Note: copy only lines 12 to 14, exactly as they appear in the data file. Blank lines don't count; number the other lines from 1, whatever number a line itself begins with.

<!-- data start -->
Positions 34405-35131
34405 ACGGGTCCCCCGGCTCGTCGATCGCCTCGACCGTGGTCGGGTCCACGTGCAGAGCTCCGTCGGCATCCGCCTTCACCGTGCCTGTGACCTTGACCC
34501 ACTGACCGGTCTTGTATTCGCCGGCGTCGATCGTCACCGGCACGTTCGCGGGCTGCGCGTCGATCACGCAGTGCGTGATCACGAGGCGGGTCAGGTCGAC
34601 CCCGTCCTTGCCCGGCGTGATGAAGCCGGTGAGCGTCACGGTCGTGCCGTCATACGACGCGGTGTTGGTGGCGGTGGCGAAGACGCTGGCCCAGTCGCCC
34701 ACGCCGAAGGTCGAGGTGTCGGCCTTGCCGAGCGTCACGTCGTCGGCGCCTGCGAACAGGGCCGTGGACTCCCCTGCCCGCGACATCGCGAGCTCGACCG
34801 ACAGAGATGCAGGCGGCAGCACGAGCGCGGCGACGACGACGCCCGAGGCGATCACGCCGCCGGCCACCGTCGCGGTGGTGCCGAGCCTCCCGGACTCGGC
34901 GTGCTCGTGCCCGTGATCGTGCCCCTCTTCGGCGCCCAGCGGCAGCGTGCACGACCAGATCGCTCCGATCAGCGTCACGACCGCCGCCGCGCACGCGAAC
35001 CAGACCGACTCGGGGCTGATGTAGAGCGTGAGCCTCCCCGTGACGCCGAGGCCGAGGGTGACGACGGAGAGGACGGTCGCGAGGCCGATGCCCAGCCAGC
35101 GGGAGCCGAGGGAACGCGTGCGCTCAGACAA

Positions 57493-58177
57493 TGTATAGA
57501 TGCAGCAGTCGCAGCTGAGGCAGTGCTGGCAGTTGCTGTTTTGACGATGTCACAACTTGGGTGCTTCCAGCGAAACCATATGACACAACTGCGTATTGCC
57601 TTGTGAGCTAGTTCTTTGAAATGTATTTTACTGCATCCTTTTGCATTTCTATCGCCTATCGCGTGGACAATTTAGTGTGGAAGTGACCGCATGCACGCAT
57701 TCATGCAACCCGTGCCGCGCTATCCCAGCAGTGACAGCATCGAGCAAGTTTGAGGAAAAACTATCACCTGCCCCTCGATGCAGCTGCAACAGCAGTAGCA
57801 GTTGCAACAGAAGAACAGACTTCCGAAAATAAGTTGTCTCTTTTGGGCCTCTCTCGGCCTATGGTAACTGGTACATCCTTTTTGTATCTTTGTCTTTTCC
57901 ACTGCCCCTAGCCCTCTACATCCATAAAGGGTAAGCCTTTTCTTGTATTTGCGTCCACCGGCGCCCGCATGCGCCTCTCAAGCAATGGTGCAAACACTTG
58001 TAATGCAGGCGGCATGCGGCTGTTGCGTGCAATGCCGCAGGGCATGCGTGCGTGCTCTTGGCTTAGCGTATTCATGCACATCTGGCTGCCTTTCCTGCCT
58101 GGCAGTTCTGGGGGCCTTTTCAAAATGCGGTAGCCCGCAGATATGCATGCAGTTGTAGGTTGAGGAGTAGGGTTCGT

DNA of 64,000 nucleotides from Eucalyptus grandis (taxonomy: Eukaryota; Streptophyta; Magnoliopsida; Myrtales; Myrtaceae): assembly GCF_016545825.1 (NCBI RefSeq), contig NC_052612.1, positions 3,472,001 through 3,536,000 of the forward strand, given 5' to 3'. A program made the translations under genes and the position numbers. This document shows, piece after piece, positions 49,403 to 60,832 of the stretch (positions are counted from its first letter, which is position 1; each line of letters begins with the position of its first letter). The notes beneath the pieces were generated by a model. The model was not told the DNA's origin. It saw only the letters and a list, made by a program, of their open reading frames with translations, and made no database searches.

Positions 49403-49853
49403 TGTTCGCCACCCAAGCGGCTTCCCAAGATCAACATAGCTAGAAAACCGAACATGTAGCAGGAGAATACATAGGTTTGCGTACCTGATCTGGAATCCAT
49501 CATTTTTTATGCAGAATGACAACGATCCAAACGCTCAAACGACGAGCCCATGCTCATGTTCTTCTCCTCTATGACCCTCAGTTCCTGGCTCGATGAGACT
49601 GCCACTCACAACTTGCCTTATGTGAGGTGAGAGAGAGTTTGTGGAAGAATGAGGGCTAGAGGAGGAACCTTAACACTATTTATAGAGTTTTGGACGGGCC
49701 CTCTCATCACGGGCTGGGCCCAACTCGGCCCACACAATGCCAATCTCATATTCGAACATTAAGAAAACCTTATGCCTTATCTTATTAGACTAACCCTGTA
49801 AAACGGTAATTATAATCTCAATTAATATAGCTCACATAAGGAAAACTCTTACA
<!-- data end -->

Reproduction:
57501 TGCAGCAGTCGCAGCTGAGGCAGTGCTGGCAGTTGCTGTTTTGACGATGTCACAACTTGGGTGCTTCCAGCGAAACCATATGACACAACTGCGTATTGCC
57601 TTGTGAGCTAGTTCTTTGAAATGTATTTTACTGCATCCTTTTGCATTTCTATCGCCTATCGCGTGGACAATTTAGTGTGGAAGTGACCGCATGCACGCAT
57701 TCATGCAACCCGTGCCGCGCTATCCCAGCAGTGACAGCATCGAGCAAGTTTGAGGAAAAACTATCACCTGCCCCTCGATGCAGCTGCAACAGCAGTAGCA